Sunday, November 30, 2014


Stoney Creek Sermonette: Number 28

(We at Project Dream Again hope these sermonettes bring some measure of peace to your soul and maybe spark a thought you then share with someone else in your life.) 

Scripture Lesson for Today:

Matthew 5:3 (NIV)
 “Blessed are the poor in spirit,
    for theirs is the kingdom of heaven.

Luke 6:20 (NIV)
Looking at his disciples, he said:
“Blessed are you who are poor,
    for yours is the kingdom of God.

Sermonette for Today:

Matthew and Luke do not record this saying of Jesus the same.  That is why some people down through the ages have advocated for voluntary poverty as a way of piety.  However, Jesus never says anywhere that being rich is a problem or a sin.  He does say that money can make it harder to get into the Kingdom, but we also know that poverty can destroy lives.  What point was Jesus trying to make?

Instead of trying to decide which one is the most accurate let us agree that maybe Jesus said them both.  Jesus would be telling us that there is nothing immoral about being poor and at the same time telling us that putting our all faith in God is a good thing.

Psalm 69:32 (NIV)
The poor will see and be glad—
    you who seek God, may your hearts live!

Psalm 34:6 (NIV)
This poor man called, and the Lord heard him;
    he saved him out of all his troubles.

If we humble ourselves before the Lord it does not matter if we are rich or poor we are all one before Him.  We need to act as if this is the truth that is in our hearts.

Prayer for Today:

Our Heavenly Father, May we learn to look at the poor as your children and to begin to see them as our brothers and sisters. Help us to learn how to witness to our loved ones and to the people we know and who we come in contact with in our daily lives. Amen.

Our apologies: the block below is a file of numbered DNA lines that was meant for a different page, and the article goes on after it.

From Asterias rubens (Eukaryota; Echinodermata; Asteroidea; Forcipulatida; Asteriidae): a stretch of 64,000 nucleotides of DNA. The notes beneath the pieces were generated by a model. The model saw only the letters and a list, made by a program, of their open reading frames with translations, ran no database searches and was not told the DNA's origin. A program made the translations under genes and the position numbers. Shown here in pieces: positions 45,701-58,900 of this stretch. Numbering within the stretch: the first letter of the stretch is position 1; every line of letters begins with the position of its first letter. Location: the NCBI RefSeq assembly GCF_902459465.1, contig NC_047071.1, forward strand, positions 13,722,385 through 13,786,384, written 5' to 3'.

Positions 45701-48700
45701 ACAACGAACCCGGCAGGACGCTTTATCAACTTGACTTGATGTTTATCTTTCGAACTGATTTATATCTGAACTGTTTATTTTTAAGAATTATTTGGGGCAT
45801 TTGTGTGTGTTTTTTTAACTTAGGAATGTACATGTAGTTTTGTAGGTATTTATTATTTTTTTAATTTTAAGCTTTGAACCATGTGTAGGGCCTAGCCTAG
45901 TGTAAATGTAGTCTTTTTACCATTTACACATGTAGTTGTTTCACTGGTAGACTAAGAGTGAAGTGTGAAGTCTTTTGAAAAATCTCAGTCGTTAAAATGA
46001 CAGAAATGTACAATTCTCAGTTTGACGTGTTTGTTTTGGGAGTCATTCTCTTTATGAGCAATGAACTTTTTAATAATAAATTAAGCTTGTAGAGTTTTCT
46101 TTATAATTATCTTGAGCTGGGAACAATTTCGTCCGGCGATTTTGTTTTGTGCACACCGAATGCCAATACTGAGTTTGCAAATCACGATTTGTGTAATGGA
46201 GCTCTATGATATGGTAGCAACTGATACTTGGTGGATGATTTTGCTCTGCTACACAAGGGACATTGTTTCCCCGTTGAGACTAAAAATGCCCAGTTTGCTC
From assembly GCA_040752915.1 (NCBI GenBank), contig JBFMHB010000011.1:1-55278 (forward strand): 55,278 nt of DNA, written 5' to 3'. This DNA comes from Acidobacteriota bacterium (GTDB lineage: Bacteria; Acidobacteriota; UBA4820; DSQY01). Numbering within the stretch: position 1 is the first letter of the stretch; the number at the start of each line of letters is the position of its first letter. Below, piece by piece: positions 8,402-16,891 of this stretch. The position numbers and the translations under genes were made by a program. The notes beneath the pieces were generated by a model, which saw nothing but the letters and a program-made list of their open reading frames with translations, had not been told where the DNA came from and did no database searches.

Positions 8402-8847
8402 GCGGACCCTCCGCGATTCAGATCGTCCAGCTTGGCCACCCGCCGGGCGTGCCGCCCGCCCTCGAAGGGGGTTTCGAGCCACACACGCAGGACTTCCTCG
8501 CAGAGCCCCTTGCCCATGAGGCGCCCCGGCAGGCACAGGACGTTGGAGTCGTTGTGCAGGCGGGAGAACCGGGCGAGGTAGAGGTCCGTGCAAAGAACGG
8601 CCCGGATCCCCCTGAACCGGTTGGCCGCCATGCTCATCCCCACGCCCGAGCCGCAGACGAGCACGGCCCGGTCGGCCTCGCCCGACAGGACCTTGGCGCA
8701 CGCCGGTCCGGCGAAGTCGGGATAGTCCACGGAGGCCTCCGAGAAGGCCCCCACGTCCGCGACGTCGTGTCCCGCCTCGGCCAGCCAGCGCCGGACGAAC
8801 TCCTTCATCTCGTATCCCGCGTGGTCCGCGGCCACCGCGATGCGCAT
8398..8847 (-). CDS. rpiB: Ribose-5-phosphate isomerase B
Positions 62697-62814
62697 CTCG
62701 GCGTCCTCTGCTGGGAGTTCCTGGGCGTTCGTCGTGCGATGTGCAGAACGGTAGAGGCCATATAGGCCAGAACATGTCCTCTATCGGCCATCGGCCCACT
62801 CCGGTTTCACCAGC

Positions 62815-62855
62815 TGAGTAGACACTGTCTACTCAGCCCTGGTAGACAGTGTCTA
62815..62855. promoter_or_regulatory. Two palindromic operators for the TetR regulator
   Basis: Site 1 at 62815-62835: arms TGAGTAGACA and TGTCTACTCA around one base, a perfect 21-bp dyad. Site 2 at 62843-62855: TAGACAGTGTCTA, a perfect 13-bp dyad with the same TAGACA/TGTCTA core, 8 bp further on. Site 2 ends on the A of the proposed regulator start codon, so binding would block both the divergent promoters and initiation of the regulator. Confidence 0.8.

© Ed Cooper, November 30, 2014, Stoney Creek, Tennessee
    All rights reserved

Sunday, November 23, 2014


Stoney Creek Sermonette: Number 27

(We at Project Dream Again hope these sermonettes bring some measure of peace to your soul and maybe spark a thought you then share with someone else in your life. Stoney Creek Sermonettes are not meant to replace your participation in a faith community.) 

Scripture Lesson for Today: Colossians 2:6-15 (NIV)

Spiritual Fullness in Christ

6 So then, just as you received Christ Jesus as Lord, continue to live your lives in him,
7 rooted and built up in him, strengthened in the faith as you were taught, and overflowing with thankfulness.
8 See to it that no one takes you captive through hollow and deceptive philosophy, which depends on human tradition and the elemental spiritual forces of this world rather than on Christ.
9 For in Christ all the fullness of the Deity lives in bodily form,
10 and in Christ you have been brought to fullness. He is the head over every power and authority.
11 In him you were also circumcised with a circumcision not performed by human hands. Your whole self ruled by the flesh was put off when you were circumcised by Christ,
12 having been buried with him in baptism, in which you were also raised with him through your faith in the working of God, who raised him from the dead.
13 When you were dead in your sins and in the uncircumcision of your flesh, God made you alive with Christ. He forgave us all our sins, 14 having canceled the charge of our legal indebtedness, which stood against us and condemned us; he has taken it away, nailing it to the cross.
15 And having disarmed the powers and authorities, he made a public spectacle of them, triumphing over them by the cross.

Sermonette for Today:

I have so much to be thankful for this Thanksgiving.  My surgery went well and I am healing.  I saw my 66th birthday come and go this past week which only God knows the full story of how much of a miracle that was.  However, our Scriptures for today tells about what I am most thankful for which is what I have received from being rooted in my Savior.

I am not going to try to tell you I am a perfect Christian or even close.  I struggle each day to live closer to the example Jesus set while He was on earth.  I miss the mark by a universe, but He always finds me out there somewhere and brings me home.